One of my issues with "conclusion-based" software is what happens when you discover a source (or group of sources) relates to a different person. I have encountered this many times and it has been a pain to correct in every genealogy tool I have used to date.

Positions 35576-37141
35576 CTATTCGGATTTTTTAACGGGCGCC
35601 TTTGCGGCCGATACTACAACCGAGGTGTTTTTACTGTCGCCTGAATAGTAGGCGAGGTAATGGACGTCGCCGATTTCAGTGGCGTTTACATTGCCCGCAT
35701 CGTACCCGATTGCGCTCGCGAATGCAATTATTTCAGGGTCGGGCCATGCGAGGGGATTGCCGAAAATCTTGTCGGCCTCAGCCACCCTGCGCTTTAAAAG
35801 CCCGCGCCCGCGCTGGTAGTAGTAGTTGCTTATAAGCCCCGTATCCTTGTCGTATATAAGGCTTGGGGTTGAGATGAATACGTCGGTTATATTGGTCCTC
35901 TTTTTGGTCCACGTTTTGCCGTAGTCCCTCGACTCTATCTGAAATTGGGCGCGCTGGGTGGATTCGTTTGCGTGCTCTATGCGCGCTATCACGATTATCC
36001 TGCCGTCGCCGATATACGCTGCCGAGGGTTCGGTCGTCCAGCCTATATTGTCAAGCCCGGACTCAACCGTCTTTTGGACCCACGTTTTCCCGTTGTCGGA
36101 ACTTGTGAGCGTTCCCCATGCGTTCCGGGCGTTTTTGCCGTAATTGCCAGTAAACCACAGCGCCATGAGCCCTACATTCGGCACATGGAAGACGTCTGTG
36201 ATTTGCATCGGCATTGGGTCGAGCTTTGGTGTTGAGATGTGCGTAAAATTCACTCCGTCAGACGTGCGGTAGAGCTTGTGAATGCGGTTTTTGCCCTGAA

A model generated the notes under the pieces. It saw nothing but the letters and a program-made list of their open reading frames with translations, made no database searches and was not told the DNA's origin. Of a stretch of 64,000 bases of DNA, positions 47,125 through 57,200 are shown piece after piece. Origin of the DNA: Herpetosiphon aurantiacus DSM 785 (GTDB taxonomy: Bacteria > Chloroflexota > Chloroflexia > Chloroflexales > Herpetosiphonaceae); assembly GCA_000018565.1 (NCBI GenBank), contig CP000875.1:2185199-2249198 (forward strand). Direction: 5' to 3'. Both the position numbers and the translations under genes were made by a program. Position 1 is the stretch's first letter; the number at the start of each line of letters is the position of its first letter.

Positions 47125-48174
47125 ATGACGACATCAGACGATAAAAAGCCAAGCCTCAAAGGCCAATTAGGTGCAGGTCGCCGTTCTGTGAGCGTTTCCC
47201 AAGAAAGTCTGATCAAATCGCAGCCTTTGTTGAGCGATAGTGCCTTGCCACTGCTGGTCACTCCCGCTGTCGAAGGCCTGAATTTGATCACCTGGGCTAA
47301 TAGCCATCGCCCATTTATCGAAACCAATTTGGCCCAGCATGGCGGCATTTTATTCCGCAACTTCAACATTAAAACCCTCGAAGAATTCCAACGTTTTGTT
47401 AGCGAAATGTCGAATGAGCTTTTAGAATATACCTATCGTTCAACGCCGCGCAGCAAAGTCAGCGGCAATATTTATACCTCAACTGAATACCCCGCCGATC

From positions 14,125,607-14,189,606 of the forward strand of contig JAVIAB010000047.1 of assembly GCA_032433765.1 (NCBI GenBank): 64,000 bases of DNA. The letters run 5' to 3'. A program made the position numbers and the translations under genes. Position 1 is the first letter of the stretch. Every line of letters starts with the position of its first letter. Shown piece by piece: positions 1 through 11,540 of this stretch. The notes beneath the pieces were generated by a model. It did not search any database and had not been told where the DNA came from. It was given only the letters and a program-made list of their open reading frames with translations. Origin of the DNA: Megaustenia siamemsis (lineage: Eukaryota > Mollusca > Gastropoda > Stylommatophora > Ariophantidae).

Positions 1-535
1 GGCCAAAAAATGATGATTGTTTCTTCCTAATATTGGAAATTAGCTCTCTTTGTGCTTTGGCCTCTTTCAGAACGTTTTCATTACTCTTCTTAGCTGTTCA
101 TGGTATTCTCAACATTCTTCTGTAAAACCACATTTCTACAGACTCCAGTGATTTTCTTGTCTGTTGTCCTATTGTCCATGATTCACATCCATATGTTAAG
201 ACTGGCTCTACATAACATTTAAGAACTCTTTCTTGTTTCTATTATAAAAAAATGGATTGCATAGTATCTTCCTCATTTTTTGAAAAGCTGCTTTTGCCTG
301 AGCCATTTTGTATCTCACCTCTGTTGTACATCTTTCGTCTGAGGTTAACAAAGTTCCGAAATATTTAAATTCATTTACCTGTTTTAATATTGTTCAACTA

All traditional genealogy packages are (in my mind at least) too closely coupled to the GEDCOM standard. Now I am all for standards - they help make interoperability easier and can allow for easy data migration from one tool to another - but GEDCOM is nearly 20 years old and hasn't adapted to well over the years. GEDCOM is based around the concepts of Person, Event, and Source. There is also very rudimentary support for the concept of a Location and a Family, which is a collection or Persons, comprising of two parents and zero or more children. Basically it boils a family tree down to Persons, Events and Sources and that is how most genealogy programs are structured.